Coming up in less than a month is National Novel Writing Month, 2009. I have been a participant since November 2002 (and actually staged my first month-long novel writing challenge in May 2002, since I’d just barely missed out on the “real thing” in 2001), and of seven attempts have “won” four times, including last year. My successes have since become Lost and Not Found (NaNo’02), Dragons’ Truth (NaNo’03), Untrue Tales… Book One (NaNo’04), and More Lost Memories (NaNo’08). ((For those of you who are both unaware of NaNoWriMo and who didn’t just go to their site to see, it’s a novel-writing competition where you try to write a novel in a month. It’s on the honor system, it’s more about getting something done than about doing something well, and the prize for most winners is simply the knowledge/pride of having written a novel.))
Among the many features that make NaNoWriMo what it is, some of the most important are the online forums and the in-person gatherings of participants. On the forums, writers can connect with people from all over the world – usually to procrastinate, but sometimes for writing prompts, factual details, help with character, setting, theme, whatever can get them from zero to novel in a month. For anyone living far from other participants, the forums are the community. For people in large urban areas, there are usually hundreds or thousands of other participants they have the opportunity to meet and write with in person. There are, traditionally, write-ins scheduled throughout the month; ostensibly to get together and write (esp. including group “word wars” to spur bursts of high-word-count activity), but also importantly to chat and connect with a community of like-minded people. Like-minded only in that they also wanted to write a novel & had the audacity to try to do it in a month: NaNoWriMo participants come from all walks of life, which is why it’s such a great way to meet new people. People who love books & writing & words…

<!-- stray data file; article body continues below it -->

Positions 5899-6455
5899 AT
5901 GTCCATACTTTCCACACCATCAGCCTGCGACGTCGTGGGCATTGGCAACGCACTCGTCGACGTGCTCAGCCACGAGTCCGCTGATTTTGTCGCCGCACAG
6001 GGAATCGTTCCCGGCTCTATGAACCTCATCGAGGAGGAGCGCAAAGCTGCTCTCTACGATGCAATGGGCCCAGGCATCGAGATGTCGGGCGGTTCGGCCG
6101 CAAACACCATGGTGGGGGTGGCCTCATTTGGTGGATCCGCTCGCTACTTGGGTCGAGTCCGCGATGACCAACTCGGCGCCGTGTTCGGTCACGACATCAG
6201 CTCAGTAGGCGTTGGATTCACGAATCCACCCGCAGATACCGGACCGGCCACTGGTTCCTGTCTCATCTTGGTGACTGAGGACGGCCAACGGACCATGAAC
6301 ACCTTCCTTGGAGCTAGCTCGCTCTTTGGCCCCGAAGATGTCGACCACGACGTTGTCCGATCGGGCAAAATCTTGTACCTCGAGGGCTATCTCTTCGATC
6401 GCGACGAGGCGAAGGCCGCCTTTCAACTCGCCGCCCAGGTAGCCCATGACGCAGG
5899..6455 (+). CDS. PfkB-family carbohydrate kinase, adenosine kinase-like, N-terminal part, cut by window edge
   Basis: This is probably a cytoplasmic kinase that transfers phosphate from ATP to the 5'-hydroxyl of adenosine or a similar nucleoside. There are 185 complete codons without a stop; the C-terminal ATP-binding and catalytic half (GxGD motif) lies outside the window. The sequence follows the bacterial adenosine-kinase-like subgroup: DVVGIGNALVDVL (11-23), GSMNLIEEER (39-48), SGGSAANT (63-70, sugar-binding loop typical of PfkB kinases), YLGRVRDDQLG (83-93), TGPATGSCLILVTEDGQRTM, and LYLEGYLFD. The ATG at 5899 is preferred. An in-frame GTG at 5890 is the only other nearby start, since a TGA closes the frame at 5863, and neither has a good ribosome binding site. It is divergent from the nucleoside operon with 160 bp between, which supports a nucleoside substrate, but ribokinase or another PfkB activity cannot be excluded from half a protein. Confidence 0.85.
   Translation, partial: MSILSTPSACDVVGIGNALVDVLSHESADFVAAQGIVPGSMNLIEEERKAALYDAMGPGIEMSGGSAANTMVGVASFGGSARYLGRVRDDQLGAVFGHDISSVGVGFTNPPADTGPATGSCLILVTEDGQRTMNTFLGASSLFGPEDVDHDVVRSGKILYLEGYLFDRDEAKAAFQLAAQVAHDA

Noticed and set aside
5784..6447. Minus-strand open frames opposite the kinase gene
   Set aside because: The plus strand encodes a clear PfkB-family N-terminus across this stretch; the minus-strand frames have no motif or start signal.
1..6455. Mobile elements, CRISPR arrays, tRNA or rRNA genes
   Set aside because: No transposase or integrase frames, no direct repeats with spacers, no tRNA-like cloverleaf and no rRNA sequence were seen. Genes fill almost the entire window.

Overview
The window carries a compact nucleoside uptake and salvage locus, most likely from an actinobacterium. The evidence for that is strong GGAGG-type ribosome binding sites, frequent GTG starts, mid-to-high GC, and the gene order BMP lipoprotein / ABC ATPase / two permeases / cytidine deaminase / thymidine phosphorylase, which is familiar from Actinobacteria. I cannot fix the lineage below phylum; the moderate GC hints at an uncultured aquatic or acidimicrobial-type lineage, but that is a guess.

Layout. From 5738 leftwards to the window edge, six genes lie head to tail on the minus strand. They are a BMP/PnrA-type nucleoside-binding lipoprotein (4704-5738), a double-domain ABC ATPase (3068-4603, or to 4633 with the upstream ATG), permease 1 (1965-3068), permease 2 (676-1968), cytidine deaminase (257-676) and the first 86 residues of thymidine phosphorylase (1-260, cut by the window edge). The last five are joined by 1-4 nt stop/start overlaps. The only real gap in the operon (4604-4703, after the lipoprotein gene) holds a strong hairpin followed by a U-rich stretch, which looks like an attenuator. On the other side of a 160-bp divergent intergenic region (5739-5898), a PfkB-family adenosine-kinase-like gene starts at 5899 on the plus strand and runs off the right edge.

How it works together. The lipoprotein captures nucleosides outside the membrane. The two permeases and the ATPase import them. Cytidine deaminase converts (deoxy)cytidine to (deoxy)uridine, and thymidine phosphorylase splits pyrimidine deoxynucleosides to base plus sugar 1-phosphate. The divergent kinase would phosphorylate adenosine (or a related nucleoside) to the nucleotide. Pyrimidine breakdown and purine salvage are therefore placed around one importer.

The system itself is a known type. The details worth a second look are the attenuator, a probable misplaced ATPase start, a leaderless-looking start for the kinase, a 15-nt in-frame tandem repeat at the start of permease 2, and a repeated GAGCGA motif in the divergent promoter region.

Back in 2002, my first year doing NaNoWriMo (the 4th year of its existence), the Phoenix area had never yet been organized, had never had a Municipal Liaison, and I wanted to interact with other writers in person -I’ve never been a fan of online “forums” and that was the only alternative- so I volunteered. I organized. I scheduled write-ins. I contacted local writers. I contacted the press & got articles in both the East Valley Tribune and the Arizona Republic (the latter featuring a photo of our group at a write-in, which I thought was pretty cool). I started novels that I was having trouble with, tossing them out and starting form scratch over and over and ended up writing an entire novel in 8 days, finishing at 10PM on November 30th, not long before the deadline. It was a great experience.